Facebook Inc. FB 1.69% introduced new penalties for interest-based forums called Groups that are flagged for violating its community standards, as it aims to curb a product that played a high-profile role in the protests that led up to the Capitol riot.
The company has faced criticism both for not doing enough to police discourse on its platform and for censoring users. The changes to Groups come after Facebook’s own researchers found that the company’s oversight of the product was weak.
Facebook recently concluded that some of its largest civic-based Groups were toxic and was alarmed by its growth, according to internal documents reviewed by The Wall Street Journal.
“70% of the top 100 most active US Civic Groups are considered non-recommendable for issues such as hate, misinfo, bullying and harassment,” one presentation stated. It found that top Groups functioned less as communities than as megaphones for partisan publishers and purveyors of “hate bait,” racially and politically charged content meant to elicit calls for violence.”
Subsequent reporting by the Washington Post revealed Facebook internal research showing that a small fraction of Facebook’s user base was flooding it with more than half of the content casting doubt on the safety and efficacy of the coronavirus vaccine, which medical authorities widely consider to be safe.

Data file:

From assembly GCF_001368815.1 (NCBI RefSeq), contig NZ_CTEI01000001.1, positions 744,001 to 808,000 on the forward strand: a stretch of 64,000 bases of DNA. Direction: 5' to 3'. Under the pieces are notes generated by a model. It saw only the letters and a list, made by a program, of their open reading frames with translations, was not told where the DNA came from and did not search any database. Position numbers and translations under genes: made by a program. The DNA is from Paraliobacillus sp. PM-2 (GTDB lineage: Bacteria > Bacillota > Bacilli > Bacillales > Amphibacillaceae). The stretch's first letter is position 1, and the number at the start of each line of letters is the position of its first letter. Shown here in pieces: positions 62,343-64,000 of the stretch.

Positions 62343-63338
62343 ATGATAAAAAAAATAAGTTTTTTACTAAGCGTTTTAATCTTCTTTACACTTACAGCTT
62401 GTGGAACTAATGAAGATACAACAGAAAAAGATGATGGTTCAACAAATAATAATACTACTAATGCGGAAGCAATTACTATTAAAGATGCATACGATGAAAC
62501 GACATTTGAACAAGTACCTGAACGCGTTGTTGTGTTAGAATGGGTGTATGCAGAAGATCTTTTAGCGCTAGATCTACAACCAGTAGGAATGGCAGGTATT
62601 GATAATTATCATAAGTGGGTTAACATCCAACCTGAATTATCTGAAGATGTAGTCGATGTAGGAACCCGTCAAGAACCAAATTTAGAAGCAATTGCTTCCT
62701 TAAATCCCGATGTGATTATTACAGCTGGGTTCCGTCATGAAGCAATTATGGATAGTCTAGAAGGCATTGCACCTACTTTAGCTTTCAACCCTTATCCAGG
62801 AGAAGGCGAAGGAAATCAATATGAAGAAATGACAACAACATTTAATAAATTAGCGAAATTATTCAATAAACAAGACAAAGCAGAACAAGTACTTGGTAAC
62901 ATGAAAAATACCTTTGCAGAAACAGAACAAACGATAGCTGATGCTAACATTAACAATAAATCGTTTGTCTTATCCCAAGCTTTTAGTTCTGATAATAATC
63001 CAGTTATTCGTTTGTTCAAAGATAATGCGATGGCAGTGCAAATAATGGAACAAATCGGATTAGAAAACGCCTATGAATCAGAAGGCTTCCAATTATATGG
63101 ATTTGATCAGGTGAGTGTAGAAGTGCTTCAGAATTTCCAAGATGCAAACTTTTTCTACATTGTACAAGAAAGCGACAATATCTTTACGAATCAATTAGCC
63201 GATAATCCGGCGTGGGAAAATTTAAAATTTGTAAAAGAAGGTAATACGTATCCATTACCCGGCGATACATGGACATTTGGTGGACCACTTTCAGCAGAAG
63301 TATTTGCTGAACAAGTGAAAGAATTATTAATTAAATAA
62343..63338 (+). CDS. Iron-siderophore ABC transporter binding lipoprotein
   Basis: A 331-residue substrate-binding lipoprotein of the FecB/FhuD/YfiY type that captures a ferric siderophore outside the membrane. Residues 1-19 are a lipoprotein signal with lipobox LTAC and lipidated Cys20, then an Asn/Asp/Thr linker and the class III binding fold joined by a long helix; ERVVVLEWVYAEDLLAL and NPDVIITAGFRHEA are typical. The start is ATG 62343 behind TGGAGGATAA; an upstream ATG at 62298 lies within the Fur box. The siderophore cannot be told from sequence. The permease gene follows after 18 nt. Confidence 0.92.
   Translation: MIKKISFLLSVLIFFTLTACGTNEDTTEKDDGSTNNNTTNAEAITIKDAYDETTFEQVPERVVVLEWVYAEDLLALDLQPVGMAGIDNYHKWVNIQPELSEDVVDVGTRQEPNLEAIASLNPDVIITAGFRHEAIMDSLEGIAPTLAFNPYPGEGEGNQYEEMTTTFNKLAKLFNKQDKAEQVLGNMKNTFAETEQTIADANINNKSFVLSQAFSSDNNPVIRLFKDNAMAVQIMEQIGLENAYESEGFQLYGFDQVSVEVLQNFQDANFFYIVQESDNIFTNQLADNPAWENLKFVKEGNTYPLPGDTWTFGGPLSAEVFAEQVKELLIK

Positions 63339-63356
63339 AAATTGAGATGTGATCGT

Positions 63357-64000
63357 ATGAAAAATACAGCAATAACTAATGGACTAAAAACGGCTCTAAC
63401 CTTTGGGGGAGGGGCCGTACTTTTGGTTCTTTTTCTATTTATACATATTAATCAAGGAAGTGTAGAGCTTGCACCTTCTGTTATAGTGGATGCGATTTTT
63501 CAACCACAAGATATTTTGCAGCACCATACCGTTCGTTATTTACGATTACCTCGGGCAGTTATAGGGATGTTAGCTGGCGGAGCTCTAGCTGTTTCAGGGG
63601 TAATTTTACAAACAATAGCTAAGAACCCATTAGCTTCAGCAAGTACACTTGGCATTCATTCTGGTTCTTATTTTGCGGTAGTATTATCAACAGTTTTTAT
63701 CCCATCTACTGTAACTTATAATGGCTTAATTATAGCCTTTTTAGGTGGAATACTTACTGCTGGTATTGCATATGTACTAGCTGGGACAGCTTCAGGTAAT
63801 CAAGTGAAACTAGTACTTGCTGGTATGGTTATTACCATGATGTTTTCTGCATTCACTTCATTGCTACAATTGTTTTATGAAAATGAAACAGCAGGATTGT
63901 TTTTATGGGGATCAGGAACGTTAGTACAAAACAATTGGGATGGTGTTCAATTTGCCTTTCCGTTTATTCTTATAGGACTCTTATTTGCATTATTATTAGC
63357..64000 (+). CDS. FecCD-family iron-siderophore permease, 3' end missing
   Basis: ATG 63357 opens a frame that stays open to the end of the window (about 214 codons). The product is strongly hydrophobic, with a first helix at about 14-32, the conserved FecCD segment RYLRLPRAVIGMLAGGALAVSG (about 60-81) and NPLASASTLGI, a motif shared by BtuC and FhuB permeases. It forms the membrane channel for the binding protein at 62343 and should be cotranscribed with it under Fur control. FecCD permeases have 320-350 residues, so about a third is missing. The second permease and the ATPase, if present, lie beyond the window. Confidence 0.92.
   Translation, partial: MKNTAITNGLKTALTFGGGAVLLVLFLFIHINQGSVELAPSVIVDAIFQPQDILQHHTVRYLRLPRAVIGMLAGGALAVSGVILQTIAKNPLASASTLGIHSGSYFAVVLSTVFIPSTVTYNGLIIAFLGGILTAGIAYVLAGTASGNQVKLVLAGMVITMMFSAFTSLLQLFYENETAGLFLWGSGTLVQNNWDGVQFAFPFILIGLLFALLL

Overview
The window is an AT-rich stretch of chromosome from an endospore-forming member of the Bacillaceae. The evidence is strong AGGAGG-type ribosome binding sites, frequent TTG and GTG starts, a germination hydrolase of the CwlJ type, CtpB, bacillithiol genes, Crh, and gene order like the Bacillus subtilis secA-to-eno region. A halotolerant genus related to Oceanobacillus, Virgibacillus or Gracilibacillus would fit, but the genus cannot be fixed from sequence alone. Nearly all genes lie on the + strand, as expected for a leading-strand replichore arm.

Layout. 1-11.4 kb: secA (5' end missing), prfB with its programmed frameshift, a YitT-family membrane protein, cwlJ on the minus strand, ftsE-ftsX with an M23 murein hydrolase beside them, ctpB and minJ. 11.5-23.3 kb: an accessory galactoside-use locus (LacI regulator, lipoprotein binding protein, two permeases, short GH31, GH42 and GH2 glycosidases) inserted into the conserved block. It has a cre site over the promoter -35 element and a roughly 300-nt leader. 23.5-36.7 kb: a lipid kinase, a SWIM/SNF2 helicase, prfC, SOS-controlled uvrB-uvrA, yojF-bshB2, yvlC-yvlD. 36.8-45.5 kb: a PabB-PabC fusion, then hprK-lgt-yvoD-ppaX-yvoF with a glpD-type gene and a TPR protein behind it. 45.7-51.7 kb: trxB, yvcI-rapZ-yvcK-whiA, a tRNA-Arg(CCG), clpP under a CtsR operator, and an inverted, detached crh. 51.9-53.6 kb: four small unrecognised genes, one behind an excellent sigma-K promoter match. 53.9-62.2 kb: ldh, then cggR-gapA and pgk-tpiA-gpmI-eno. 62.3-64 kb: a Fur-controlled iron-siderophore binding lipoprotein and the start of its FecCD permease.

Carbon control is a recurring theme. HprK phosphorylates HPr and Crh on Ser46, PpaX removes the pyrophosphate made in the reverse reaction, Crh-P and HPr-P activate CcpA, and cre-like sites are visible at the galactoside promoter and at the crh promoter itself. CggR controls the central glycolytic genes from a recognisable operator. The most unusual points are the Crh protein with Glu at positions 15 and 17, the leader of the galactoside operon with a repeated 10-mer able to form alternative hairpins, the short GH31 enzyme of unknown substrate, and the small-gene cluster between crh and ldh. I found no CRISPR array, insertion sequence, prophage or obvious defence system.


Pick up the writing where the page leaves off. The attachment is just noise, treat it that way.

“Groups and members that violate our rules should have reduced privileges and reach,” Facebook Vice President of Engineering Tom Alison said in a blog post Wednesday.
Groups forums are often private, but can attract millions of users. Facebook has heavily promoted them to users, and more than half of the platform’s 2.8 billion monthly active users belong to at least five.
The penalties formalize some of the restrictions placed on the product in the wake of the Jan. 6 attack.
Facebook will impose escalating penalties on Groups that accrue strikes for breaking platform rules against misinformation, hate speech and other types of content deemed harmful by the platform.
Users will be shown a warning before they join groups with a recent history of “strikes’ for bad behavior, and administrators of such problem groups will be required to approve posts before group members can see them. Facebook will also restrict members of such groups from inviting their friends to join them and block administrators from forming new groups if their current ones have been flagged for bad behavior. Content from such groups would also be featured less prominently in members’ newsfeeds.
The company will also stop recommending political and health-related groups to countries outside of the U.S. It currently only restricts such recommendations to U.S. users.
“We’re trying to look at instances where administrators are trying to create unhealthy groups,” Mr. Alison said.
The changes come after internal Facebook research found that Facebook Groups had been widely used to promote election-related conspiracy theories such as the “Stop the Steal” effort that preceded the Capitol riot.
Other social networks have been cracking down on misinformation on their platform. Twitter Inc. TWTR 1.37% has introduced a strike system that penalizes users who post misleading information on such topics like the Covid-19 vaccine and election integrity.
Write to Jeff Horwitz at Jeff.Horwitz@wsj.com
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